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Diving in Ambergris Caye

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...Highlights: turtles, non diving activities...
...Ambergris Caye's diving environment: beginner divers...

The biggest of the offshore cays, Ambergris Caye is a great place to stay if you wish to base yourself in a resort within easy reach of the dive sites of Belize's barrier reef - the second largest barrier reef in the world.

The reef runs for 25 miles (40 km) almost parallel to the shore at an average distance of about half a mile (1 km) out to sea. The whole of the east coast of Ambergris features 'spur and groove' reefs - long reef fingers that jut out on the ocean side of the main barrier reef, perpendicular to the coastline. These finger rolls create a profusion of gullies, canyons, ledges, tunnels and caverns that offer refuge for marine creatures and for scuba divers to explore. Show more

Dive Site Descriptions for Ambergris

Hol Chan (The Cut), Hol Chan Marine Reserve - This was the first area in Belize to be designated as a marine reserve. Since gaining this status in 1987, the once depleted fish stocks have returned in spectacular fashion. Located just 4 miles (6 km) southeast of San Pedro, this dive site, although very shallow, is not to be missed.

The marine reserve is 4 miles (6 km) south of San Pedro and encompasses an area of 5 miles² (16 km²) that includes the barrier reef, sea grass flats, mangrove areas and the center-piece cut in the barrier reef. An entry fee of BZ$ 5 helps cover maintenance and enforcement costs. Mooring buoys have been installed and rangers are always on hand to enforce the no-take policy resulting in a wonderful site for both scuba divers and snorkelers alike. Show more

How to Dive Ambergris

For information on your diving options, and all the other travel information you might need to visit Ambergris Caye in Belize, review our Ambergris Caye dive resort section.

Liveaboards do not visit this area and dive resorts on the atolls do not tend to travel inland to visit Ambergris Caye, so the best way of diving here is by staying in a nearby resort on Ambergris itself. You will be diving both on the barrier reef and on other local sites around the island. It is also possible to dive further out to sea at the atolls of Lighthouse and Turneffe when staying on Ambergris Caye but it is a long day trip. Most who stay here tend to limit themselves to diving locally.

Note that it is also possible to book your own accommodation and join day trips to all of these locations.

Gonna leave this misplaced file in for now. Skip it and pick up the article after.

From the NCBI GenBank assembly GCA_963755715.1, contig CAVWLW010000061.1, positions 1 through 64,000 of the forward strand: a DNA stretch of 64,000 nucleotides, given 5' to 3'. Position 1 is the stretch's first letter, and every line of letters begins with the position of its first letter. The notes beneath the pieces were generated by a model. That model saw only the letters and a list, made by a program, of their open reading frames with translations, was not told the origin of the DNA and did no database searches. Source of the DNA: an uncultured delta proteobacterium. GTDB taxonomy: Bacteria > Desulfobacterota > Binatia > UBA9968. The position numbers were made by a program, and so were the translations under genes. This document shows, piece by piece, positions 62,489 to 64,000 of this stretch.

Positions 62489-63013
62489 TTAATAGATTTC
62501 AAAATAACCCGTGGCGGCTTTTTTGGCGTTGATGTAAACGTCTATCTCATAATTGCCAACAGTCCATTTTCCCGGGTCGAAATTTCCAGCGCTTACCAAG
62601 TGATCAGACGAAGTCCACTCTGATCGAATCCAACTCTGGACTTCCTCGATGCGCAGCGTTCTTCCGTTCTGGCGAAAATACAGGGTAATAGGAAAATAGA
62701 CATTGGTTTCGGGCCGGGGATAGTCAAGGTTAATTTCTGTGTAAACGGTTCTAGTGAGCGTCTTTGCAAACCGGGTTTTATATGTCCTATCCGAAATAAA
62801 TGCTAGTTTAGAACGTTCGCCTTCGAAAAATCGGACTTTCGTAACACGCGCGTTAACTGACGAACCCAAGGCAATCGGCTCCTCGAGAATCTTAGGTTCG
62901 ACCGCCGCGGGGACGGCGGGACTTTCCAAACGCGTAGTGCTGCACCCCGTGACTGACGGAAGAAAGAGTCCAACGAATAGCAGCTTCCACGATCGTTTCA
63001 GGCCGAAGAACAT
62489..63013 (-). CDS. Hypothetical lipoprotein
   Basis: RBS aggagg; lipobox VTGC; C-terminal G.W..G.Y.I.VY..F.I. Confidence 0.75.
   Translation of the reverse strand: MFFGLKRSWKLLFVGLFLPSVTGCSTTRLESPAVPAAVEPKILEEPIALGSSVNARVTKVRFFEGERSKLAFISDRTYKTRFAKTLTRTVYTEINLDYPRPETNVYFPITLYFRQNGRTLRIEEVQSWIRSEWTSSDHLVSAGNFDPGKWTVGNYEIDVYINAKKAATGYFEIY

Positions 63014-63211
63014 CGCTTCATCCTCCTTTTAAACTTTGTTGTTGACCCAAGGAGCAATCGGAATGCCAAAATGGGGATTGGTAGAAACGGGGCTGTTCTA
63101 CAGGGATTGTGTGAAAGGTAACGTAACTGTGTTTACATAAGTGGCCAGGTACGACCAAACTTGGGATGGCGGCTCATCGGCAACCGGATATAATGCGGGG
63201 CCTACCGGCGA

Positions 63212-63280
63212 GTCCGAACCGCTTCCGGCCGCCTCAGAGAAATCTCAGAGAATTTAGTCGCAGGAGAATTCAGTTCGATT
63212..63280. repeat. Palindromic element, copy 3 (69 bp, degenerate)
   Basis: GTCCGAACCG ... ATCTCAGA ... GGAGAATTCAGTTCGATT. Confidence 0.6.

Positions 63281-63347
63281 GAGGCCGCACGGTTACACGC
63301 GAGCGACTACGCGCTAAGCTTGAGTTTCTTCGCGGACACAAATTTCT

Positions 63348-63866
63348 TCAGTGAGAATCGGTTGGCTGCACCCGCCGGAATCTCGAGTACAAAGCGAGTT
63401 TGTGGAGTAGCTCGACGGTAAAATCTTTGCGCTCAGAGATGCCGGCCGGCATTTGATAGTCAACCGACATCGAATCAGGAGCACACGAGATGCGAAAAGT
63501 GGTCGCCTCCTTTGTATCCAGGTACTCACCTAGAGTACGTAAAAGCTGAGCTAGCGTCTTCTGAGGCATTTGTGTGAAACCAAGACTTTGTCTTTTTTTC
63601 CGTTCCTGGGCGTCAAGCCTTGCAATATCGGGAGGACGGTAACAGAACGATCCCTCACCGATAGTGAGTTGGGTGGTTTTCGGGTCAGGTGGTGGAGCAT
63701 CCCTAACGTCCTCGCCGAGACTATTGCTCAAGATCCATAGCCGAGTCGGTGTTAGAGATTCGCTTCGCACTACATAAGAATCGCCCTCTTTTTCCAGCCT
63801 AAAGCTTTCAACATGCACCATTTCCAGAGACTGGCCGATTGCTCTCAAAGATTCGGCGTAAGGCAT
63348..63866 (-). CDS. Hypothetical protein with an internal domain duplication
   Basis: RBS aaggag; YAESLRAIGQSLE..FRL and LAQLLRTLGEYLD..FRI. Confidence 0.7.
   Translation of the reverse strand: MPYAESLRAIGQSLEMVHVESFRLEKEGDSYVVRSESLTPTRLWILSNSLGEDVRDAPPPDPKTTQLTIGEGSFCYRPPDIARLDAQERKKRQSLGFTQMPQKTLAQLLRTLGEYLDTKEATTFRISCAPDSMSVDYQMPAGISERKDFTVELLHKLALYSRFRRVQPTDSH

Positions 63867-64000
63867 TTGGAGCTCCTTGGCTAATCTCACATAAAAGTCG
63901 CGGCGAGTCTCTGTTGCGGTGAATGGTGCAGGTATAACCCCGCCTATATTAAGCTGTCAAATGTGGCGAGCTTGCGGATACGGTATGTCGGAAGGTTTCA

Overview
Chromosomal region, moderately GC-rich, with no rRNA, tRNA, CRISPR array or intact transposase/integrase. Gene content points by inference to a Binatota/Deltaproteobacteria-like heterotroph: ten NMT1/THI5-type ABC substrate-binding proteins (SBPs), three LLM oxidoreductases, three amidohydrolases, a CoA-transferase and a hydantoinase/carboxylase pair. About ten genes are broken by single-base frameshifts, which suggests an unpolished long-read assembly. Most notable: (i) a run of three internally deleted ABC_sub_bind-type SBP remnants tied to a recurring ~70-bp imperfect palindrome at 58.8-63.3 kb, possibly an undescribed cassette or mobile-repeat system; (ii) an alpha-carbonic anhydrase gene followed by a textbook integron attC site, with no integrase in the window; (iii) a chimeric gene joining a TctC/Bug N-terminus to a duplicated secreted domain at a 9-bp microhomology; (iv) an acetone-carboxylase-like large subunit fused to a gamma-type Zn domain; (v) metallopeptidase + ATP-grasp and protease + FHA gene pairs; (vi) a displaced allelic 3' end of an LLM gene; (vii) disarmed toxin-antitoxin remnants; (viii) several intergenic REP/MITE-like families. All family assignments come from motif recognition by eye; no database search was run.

Ambergris Caye Diving Season

There is year round diving in Ambergris Caye, with the least chance of rain in February and March and the highest during August through October.

The dry season runs from December through May when the weather is mostly warm and sunny. Visibility is usually around 50 to 65ft (15-20m) and the sea's surface is likely calm with occasional chop.

June though November is the wet season which brings a stronger possibility of tropical storms and a remote possibility of a hurricane, especially in September/October. If a tropical storm does hit then diving will be cancelled for 2-3 days, but most often it's blue skies with light winds and occasional squalls and rain clouds. The rains do effect shallow water visibility but pretty soon the visibility will be back to 30 to 50 feet (10-15m). Storms do bring waves but mostly the sea will be calm or have a light chop.

Average water temperatures are fairly constant, ranging from a high of 84°F (29°C) in September to a low of 79°F (26°C) in February. There is very little current around Ambergris throughout the year.

Although each turtle season lasts for 3 months or so, May is the peak season for matings, August is the peak season for laying eggs, and October is the best time to see turtle hatchlings, after a 2 month incubation period, at Bacalar Chico in the north of the island.

October and November is the mating season for groupers. Divers can watch as the grouper move over the reef at the beginning of their short migration southwest to swarm in the thousands on the west coast of the caye.

Finally, May is the spawning time for thimble jellyfish. These jellies are irritating to scuba divers and snorkelers, and the best way to avoid getting stung is to wear a full length wetsuit (which you should rinse thoroughly after each use) and to use a waterproof and greasy cream on soft tissue parts of your exposed skin.

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Where is Ambergris Caye and How Do I Get There?

Review our map below of Belize, showing the location of Ambergris. Here, you will find information on how to get to Ambergris Caye.

Map of Belize (click to enlarge in a new window)

Reef Summary

Depth: 16 - 115ft (5 - 35m)
Visibility: 33 - 82ft (10 - 25m)
Currents: None to gentle
Surface conditions: Mostly calm but can be choppy further from shore
Water temperature: 77 - 84°F (25 - 29°C)
Experience level: Beginner - intermediate
Number of dive sites: >30
Distance: 25 miles (40 km) north northeast of Belize City
Recommended length of stay: 1 week

Useful References

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